• 1940-1943: More than 89,000 people move to Mobile to work in defence manufacturing industry, including the building of Liberty ships, destroyers and minesweepers
  • The chronic housing shortage meant residents converted porches, garages and chicken coops to rental units
  • Maritime and Air Force workers were housed in quickly constructed federal housing projects, such as Birdville, which got its name from the interwoven curving concrete sheets named after various birds
  • The Bates Field municipal airport became the Brookley Army Air Field and then the Brookley Air Force Base, and at one time was the area’s largest employer

Wartime Workers

During World War II, this film was made about the 150,000 men, women and children of all backgrounds who arrived in Mobile ready to do war jobs.

40,000 workers repairing and refitting torpedoed ships in two great shipyards.

Tens of thousands of other employees worked at the steel mills, paper mills, gypsum plant, aluminum plant, army air corps repair field, machine shops, foundaries, lumber and textile mills.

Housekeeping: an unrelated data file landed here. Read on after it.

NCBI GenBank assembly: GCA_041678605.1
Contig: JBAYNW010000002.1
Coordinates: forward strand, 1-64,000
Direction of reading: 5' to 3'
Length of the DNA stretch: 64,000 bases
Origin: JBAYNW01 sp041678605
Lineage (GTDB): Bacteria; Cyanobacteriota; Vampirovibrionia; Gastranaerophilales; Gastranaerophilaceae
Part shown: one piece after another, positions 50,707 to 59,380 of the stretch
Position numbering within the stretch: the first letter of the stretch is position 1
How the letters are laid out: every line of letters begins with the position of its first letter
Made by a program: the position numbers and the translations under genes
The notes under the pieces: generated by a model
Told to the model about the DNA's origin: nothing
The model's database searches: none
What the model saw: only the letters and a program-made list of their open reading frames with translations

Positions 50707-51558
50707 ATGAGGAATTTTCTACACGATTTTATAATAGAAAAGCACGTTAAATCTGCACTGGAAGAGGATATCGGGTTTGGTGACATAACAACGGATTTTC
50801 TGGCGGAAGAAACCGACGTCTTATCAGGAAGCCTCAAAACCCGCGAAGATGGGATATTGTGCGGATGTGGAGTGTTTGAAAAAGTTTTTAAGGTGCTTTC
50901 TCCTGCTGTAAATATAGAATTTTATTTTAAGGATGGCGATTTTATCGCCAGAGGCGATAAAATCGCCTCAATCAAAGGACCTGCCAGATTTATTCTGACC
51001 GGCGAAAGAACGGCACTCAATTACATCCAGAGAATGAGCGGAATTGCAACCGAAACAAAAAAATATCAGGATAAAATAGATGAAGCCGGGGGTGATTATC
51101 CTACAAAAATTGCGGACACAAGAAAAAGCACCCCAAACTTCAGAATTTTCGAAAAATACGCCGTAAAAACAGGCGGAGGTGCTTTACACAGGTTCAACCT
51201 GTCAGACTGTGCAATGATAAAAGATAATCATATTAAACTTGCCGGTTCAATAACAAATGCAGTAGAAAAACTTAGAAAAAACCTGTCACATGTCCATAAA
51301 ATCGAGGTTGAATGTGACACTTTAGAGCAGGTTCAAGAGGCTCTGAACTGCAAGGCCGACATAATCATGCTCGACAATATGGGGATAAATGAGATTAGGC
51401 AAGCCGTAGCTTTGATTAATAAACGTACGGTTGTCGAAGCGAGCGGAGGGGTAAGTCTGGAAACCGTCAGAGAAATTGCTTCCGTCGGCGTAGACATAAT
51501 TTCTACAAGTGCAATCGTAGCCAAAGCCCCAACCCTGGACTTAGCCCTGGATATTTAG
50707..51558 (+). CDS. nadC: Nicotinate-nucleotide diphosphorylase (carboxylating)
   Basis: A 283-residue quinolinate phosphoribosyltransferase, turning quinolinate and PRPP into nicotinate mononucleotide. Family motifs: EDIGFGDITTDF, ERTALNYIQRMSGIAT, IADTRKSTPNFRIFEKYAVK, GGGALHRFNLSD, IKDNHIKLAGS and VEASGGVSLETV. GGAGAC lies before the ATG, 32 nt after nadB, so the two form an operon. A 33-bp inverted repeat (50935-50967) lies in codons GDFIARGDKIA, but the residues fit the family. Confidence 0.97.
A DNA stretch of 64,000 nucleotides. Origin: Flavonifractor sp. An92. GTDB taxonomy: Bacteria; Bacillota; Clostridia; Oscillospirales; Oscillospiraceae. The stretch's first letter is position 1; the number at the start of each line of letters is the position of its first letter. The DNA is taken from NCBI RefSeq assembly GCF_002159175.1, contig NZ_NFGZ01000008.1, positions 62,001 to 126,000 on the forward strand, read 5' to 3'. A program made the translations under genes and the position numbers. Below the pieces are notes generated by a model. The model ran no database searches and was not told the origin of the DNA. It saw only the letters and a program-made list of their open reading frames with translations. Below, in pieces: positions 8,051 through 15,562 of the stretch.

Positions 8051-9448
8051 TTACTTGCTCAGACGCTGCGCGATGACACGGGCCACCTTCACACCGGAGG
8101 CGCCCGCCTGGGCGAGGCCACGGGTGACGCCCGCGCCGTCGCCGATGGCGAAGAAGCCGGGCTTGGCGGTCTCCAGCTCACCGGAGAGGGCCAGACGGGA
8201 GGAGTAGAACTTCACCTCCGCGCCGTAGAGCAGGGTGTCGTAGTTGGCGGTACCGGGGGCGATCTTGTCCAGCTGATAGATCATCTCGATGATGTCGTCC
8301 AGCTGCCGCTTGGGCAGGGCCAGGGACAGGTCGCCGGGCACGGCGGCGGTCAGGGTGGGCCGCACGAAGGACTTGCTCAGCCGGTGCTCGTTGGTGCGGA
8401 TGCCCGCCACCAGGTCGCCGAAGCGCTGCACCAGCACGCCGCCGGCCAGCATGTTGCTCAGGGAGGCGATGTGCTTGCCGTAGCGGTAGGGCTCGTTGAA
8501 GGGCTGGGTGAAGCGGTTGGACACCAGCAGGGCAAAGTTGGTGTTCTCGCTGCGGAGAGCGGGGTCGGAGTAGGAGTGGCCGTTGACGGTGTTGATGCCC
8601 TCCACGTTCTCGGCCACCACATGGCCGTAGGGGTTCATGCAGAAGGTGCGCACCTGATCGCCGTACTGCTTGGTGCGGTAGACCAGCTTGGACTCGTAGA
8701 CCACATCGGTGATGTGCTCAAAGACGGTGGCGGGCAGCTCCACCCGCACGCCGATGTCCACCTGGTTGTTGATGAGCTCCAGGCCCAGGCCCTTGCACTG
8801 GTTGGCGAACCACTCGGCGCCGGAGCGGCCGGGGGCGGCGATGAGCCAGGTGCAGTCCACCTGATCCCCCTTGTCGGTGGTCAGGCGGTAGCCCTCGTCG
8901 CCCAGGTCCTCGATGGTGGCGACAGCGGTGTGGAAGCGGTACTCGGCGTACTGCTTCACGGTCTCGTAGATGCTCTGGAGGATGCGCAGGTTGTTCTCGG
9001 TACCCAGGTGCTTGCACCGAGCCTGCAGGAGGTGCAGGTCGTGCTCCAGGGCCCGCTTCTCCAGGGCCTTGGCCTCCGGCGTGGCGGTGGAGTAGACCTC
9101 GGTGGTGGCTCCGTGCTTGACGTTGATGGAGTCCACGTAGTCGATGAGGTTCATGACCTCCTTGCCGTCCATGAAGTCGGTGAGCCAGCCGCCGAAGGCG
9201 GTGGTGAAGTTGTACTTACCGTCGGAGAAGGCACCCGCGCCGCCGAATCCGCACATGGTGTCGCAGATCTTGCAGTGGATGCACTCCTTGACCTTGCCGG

We see scenes of congested buses, pay windows, and long lines outside restaurants and liquor stores.

The teachers were workimg double shifts, but thousands of incoming children were stuck at home, because there were no school places left.

Old warehouses, grocery stores and garages have been converted into dormitories and barracks.

The riverside is covered in trailers and tents. Women have to collect water in buckets from the river for drinking, cooking and cleaning.

The commentator acknowledges that Mobile lready had its slums, but the situation has become acute. We see families living in horrifying conditions.

So slum clearance, afforable new homes and government trailers are part of a government programme, along with childcare for working parents. Five small nurseries just had not been enough.

WWII on the Homefront: War Town Mobile, Alabama – M Manley on YouTube

Late 20th century: 1950 to 1999

  • 1956: The size of Mobile had tripled in recent years
  • Major industry is now pulp and paper
  • 1950s: Police force and one local college end segregation